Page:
Fruiting bodies: Full metal mushroom

Skip to Navigation

Ezine

  • Published: Apr 15, 2016
  • Author: David Bradley
  • Channels: Atomic
thumbnail image: Fruiting bodies: Full metal mushroom

Edible fungi

Bay bolete (Imleria badia) photo by Leon Krancher

It is assumed that edible mushrooms are "full of natural goodness", but a new inductively coupled plasma atomic emission spectroscopy (ICP-OES) and cold vapour atomic absorption spectrometry (CV-AAS) study reveals that while at least one species may be rich in essential trace metals it can also contain toxic elements such as mercury.

Writing in the journal Food Chemistry, Anna Kojta and Jerzy Falandysz of the Laboratory of Environmental Chemistry & Ecotoxicology at the University of Gdansk, in Poland, explain how they collected the edible fruiting body part of the popular bay bolete mushroom, also known as Imleria badia, or Boletus badius), from several sites across the country including forest area near the towns and villages of Kętrzyn, Poniatowa, Bydgoszcz, Pelplin, Włocławek, Żuromin, Chełmno, Ełk and Wilków communities, as well as in the Augustów Primeval Forest. The fruiting body of a mushroom is the cap and stipe (the stem) that is commonly harvested and eaten raw, cooked or preserved.

Metal mushroom

The team used ICP-OES to analyse the sample for metallic elements including calcium, iron, potassium, magnesium, manganese, sodium and zinc and also determined mercury content using cold vapour atomic absorption spectrometry (CV-AAS). They analysed their data using statistical analysis (Kruskal–Wallis test, cluster analysis, principal component analysis). "This made it possible to assess the nutritional value of the mushroom, as well as possible toxicological risks associated with its consumption," the team reports. The bay bolete, which belongs to the ectomycorrhizal species, is commonly found in coniferous forests and only rarely in mixed forests.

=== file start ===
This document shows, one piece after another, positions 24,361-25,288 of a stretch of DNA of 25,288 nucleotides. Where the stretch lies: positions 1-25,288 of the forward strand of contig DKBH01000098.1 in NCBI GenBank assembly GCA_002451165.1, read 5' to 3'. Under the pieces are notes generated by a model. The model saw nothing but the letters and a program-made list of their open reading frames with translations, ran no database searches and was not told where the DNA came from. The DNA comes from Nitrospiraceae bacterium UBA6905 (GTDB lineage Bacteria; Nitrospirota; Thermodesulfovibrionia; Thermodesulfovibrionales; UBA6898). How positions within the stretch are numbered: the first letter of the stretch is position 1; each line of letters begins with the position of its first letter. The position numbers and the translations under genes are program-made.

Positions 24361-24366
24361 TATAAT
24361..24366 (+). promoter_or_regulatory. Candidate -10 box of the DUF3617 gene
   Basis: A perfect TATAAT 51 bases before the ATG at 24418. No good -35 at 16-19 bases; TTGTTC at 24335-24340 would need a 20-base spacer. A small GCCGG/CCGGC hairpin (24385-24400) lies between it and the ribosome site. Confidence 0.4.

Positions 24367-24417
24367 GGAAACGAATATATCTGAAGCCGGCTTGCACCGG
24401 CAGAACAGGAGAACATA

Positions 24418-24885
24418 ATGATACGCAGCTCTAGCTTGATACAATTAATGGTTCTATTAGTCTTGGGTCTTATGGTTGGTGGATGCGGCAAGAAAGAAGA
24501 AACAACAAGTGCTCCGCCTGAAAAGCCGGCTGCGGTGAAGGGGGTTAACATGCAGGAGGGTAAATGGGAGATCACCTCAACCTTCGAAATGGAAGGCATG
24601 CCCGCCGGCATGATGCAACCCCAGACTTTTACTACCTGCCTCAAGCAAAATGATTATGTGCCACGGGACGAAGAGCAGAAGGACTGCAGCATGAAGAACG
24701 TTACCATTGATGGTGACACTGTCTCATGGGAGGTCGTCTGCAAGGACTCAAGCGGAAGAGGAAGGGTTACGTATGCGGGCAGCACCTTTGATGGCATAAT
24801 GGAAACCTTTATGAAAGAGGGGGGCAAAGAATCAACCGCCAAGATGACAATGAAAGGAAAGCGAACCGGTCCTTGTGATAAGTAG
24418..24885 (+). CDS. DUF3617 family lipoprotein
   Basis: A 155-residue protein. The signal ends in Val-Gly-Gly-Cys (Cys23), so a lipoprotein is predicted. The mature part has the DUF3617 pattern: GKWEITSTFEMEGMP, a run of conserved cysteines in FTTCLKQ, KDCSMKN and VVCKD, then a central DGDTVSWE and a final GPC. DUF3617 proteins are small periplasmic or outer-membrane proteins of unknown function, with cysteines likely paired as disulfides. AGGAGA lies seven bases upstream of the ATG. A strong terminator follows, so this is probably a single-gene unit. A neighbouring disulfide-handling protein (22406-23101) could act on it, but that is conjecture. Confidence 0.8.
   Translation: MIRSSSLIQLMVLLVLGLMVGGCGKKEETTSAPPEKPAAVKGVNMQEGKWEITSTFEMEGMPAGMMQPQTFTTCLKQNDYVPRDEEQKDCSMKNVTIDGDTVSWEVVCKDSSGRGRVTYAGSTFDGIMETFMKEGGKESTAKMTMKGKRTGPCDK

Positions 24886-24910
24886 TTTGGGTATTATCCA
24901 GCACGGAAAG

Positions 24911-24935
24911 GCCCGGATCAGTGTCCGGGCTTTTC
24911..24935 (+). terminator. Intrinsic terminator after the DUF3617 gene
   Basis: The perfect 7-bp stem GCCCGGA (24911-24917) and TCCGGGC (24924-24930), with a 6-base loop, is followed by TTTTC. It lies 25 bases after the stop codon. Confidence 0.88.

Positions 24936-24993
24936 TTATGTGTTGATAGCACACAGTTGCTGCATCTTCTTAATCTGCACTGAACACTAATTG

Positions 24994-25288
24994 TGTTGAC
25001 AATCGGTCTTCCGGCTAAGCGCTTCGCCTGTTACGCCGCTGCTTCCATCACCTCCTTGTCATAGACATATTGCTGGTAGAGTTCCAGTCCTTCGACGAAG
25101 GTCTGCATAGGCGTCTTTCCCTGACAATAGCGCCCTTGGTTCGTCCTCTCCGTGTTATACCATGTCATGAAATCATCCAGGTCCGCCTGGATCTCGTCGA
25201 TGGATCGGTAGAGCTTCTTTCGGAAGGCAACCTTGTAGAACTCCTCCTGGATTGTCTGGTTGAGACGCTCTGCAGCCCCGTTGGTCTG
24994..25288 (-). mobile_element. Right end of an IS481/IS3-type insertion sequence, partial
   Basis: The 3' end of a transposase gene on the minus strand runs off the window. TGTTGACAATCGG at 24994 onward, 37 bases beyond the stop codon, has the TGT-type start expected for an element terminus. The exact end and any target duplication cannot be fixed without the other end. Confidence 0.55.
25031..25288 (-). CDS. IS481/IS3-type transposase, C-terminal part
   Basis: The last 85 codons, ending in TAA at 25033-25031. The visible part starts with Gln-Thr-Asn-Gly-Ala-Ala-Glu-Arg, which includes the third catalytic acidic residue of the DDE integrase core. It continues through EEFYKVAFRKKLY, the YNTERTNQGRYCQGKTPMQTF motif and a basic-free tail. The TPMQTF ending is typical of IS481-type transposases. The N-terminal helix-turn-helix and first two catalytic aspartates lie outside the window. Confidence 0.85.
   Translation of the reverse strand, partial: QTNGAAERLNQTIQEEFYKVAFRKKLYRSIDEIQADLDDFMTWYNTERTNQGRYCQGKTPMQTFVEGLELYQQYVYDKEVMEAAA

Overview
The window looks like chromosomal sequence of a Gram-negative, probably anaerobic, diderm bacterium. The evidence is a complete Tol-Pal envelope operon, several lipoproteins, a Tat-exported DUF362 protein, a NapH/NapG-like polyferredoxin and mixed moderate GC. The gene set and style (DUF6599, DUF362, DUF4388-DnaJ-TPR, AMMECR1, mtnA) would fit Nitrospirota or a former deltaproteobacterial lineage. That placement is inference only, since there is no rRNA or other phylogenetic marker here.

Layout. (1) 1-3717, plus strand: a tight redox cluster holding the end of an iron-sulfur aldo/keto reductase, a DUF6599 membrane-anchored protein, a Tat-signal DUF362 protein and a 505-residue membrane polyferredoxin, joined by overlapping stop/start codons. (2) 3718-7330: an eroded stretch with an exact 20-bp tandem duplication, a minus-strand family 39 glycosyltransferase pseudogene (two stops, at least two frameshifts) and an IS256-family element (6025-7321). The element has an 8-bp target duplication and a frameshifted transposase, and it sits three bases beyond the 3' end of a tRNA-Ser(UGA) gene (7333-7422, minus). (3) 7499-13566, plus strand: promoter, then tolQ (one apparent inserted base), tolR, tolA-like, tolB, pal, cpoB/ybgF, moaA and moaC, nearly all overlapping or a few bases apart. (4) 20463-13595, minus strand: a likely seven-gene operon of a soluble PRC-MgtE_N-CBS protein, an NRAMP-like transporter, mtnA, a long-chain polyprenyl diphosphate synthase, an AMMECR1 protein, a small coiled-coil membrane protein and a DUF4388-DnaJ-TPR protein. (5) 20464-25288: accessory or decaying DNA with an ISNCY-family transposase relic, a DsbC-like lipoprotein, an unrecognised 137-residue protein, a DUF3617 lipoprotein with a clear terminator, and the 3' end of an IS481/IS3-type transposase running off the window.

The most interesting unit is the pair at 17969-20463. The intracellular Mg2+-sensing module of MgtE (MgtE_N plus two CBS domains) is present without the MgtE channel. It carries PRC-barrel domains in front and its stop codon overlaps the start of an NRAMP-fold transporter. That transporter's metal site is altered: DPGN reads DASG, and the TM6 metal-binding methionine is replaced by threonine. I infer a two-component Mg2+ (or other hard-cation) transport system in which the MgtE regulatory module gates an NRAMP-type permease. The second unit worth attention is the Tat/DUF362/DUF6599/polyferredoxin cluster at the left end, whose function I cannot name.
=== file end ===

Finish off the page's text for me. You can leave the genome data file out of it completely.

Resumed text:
Collection of "wild" mushrooms for personal consumption or for sale is common in Poland, the team says. Moreover, there is a large export market for the likes of the bay bolete and others species including the common chanterelle (Cantharellus cibarius), the king bolete (Boletus edulis), orange birch bolete (Leccinum versipelle), brown birch scaber stalk (L. scabrum), red cracking bolete (Xerocomus chryzenteron) and yellow cracking bolete (X. subtomentosus), amounting to approximately 3400 tonnes each year.

Mycophile safety

The team's non-parametric tests on 126 samples showed that there is a significant difference in the content of all the metal elements analysed in caps as well as in the stipes of the mushrooms. The greatest variation was in the concentrations of magnesium, potassium, zinc, the team reports. They add that while there are no European Union recognised safety thresholds on mercury in edible mushrooms, the levels they found did not represent a risk to health of foodie mycophiles.

Related Links

Food Chem 2016, 200, 206-214: "Metallic elements (Ca, Hg, Fe, K, Mg, Mn, Na, Zn) in the fruiting bodies of Boletus badius"

Article by David Bradley

The views represented in this article are solely those of the author and do not necessarily represent those of John Wiley and Sons, Ltd.

Follow us on Twitter!

Social Links

Share This Links

Bookmark and Share

Microsites

Suppliers Selection
Societies Selection

Banner Ad

Click here to see
all job opportunities

Copyright Information

Interested in separation science? Visit our sister site separationsNOW.com

Copyright © 2017 John Wiley & Sons, Inc. All Rights Reserved